All I am observing is that we already see businesses like MySQL and Canonical moving to a "harvesting users" approach for components of software solutions and I see every probability that the trend will continue. Discussions with SIs suggest they expect the same. As I visit and talk to large customers I see more and more adoption-led thinking.

For what it's worth, Sun already enables an adoption-led approach to hardware. See http://www.sun.com/tryandbuy/index.jsp

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From: len (Mar 13 2008, at 13:55)

Then we agree on what I am saying about the lower level components such as MySQL (which we use, BTW with PostGres). I admit we'd like to toss some of this out to simplify our software mix. The further one goes up in the stack, the less likely the adoption approach is to work. I'd love to be proven wrong.

The problem of having a local champion choosing components is they often don't have more than a local perspective of costs or global requirements.

But this is really a test of what you propose to see how it fits into the RFP models we all live with day to day.

Here is a Functional Requirements Questions list (real, on my desk as I type). How does the adoption approach help?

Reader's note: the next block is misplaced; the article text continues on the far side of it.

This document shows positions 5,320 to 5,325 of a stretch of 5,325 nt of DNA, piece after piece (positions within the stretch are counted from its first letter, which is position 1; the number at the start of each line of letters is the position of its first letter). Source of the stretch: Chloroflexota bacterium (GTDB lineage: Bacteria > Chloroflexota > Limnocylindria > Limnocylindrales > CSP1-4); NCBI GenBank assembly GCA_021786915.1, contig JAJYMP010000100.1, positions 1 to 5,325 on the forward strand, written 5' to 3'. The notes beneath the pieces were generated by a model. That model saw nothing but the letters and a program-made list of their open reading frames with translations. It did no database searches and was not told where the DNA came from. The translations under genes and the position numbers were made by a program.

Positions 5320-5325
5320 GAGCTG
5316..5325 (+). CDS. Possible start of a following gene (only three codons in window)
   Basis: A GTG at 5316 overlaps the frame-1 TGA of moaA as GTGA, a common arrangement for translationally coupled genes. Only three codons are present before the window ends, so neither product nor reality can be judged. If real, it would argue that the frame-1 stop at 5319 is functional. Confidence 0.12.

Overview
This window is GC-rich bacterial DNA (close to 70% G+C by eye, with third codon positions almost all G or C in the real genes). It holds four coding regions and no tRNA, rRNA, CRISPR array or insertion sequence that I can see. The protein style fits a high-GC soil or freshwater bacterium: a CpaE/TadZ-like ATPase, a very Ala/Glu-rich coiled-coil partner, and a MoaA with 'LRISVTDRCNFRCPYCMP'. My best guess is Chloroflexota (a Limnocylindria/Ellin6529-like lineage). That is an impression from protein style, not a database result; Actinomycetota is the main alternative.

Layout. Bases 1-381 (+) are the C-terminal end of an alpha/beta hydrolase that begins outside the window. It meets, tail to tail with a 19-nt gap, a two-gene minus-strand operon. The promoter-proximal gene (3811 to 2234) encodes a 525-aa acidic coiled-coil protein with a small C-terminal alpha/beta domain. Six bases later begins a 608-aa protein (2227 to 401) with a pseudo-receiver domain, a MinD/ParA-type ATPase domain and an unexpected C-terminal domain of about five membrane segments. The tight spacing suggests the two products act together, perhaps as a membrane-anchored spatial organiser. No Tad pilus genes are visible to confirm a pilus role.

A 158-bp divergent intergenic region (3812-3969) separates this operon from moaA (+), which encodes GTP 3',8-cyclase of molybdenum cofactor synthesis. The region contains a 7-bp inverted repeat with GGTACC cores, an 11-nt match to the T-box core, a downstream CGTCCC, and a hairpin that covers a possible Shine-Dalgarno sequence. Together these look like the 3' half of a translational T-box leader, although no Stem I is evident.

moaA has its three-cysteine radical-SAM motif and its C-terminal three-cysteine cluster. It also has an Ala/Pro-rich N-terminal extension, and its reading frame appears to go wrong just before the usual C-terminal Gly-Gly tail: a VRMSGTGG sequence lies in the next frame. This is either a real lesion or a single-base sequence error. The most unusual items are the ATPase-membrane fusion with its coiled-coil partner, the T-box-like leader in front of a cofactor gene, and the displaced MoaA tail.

1. The current product DOES NOT offer this functionality.

2. The current product DOES provide the functionality for an additional cost.

3. The current product DOES provide the functionality from a third party.

4. A future product enhancement within he next year WILL provide the functionality.

5. A future product enhancement in the next six months WILL provide the functionality.

6. A future product enhancement in the next three months WILL provide the functionality.

7. The product DOES provide the functionality at NO additional cost.

This is followed by a matrix of features with those numbers as scores and a description has to be entered for each one. Remember, the people who evaluate the RFP are not the people who wrote the requirements nor are they the system users. They may be consultants or they may just be the front office drones who score the proposal and take the top five scorers in the downselect.